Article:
Messrs Sidgwick and Jackson have sent me an advance copy of a book called Macbeth by William Shakespeare which, according to the accompanying letter, “will no doubt cause consternation and controversy”. That is because, although the text is a familiar one, it has been turned into a full-blooded strip cartoon.
The style is that of animated films on children’s television – a good deal more animated in fact, as the approach of television animators has become either lazier or stingier over the years and every little movement seems to take place in most sequences except for mouths moving, eyebrows going up and down and the occasional dramatic gesture being repeated over and over. Macbeth is much livelier.
What puzzles me is why it should be thought to cause controversy. I can remember in the 1950s a whole series of American comics called, I think, Classics Illustrated, which turned any great book they could lay their hands on into strip form. I learnt the story of The Tale of Two Cities in comic form, and many other books by Mark Twain, Stevenson, Fenimore Cooper and so on came to me in pictures before I moved on to the books of the comic. Some books, especially long novels by Victor Hugo and Dumas, seemed more suited to comic form than to the novel. How I wish, even, that I had come to Jane Austen via cartoons, as I was given Pride and Prejudice at quite the wrong age, and never really recovered from my initial boredom.
The Classics Illustrated may have raised a few eyebrows at the time, but the only reaction I can remember was the appearance in Punch of a parody by Ronald Searle. It was, by chance, a version of Macbeth, the whole play done in two pages. Shakespeare’s text was entirely in abandoned. The longest speech in the play, as I recall, was Duncan’s “The battle’s being going on a long time. I bet Macbeth’s fighting hard.” The shortest was the greeting of the witch (young, blonde) to Macbeth: “Hello, handsome!”
And I can remember the entire scene which followed the discovery of Duncan’s death:
“The King’s been killed”.
“I bet the guards did it”.
“I need some black coffee”.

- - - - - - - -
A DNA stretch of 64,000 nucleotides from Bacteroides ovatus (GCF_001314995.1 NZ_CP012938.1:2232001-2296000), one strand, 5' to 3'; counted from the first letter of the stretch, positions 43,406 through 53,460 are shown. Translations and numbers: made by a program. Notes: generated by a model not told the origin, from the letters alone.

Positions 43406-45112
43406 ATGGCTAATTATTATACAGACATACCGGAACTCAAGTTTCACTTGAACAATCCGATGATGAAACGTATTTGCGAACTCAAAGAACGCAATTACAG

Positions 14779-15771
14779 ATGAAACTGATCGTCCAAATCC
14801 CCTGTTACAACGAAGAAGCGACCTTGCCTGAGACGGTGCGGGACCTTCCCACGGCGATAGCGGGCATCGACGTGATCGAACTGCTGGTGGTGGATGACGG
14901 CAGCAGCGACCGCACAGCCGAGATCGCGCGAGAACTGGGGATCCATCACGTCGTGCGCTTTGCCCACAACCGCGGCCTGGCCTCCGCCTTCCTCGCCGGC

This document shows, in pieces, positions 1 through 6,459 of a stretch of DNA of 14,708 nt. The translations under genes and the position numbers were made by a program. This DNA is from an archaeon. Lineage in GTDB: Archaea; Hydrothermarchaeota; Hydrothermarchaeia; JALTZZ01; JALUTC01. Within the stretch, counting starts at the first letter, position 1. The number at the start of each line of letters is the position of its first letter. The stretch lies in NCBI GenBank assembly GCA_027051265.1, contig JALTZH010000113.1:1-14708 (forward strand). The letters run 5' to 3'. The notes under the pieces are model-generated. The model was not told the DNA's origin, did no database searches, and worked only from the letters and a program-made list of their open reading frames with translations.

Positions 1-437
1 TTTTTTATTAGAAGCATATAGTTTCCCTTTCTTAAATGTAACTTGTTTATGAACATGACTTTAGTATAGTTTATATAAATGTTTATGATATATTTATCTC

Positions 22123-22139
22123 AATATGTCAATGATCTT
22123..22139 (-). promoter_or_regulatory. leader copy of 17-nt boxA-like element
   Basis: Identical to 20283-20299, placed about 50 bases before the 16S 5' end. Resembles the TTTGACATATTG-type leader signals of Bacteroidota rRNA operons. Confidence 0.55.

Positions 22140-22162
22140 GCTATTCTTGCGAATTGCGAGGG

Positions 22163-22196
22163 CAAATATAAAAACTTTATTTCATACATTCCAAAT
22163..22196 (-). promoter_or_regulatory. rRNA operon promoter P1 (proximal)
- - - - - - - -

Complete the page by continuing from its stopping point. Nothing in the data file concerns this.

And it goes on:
Sidgwick and Jackson can be relieved to hear that little public uproar was caused by that snappy version and very little at all by a version of Hamlet which appeared in 1959 called Hammy or The Angry Young Prince. It appeared in Quintet which I co-edited at school with Alexander Cockburn, now a leading light on the Village Voice (It is very instructive to edit a paper early in life. It made both Cockburn and me decide to become free-lancer writers.)
It was Cockburn who rewrote Hamlet in a rough pastiche of Tennessee Williams and Jack Kerouac (pretty advanced for 1959) and included in the cast list the striking couple: “Rosy Pants, Golden Stern”. One complete scene should give the flavour…
Enter Claud and Lurt
Claud: So you take him on at checkers and I’ll fix the tranquillizers.
Lurt: Fine. After what that bum has done to Pheely…
Claud, shouting: Cut it out, will yuh! Pheely was a floozy and Hammy’s a fine guy. It’s just that Freud… (crash of piano and bongo drums. Curtain)
Even today Shakespeare is not free from interference. In his latest collection Smile Please, Arthur Marshall says: “I have to tell you with enormous regret… that I don’t really care very much for the plays of Shakespeare when performed in their entirety… His knowledge of human nature takes one’s breath away but one can’t be breathless for three hours at a stretch without seriously undermining health.”
Accordingly he suggests that the Merchant of Venice could easily come to an end in Act 11 with the Prince of Morocco choosing the right casket. Or that King Lear, as early as Act 1, Scene 1, should take a long, hard look at Goneril and Regan (“two odious girls with ‘troublemaker’ written all over them”) and says: “Know that we have decided not to divide in three our kingdom.”
Luckily for the shape of this piece, he also has a suggestion for Macbeth. Act 1, Scene V is the place to cut, he says. The bit where Lady Macbeth gets the letter from her husband that causes all the trouble. The ideal solution, according to Marshall, is a hiccup in the postal service. Has the postman been? She asks the porter.
“He hath come and gone, good madam.”
“Wast there naught for me?”
“Naught, sweet lady.”
After which Marshal invents a rude joke, too rude to repeat here, and Lady Macbeth goes back to cooking the baps as the final curtain comes down. I think Sidgwick and Jackson can sleep easy. Their final version of Macbeth is the most respectful version (O’Toole included) which has appeared for many a long year.
The Times 9th August 1982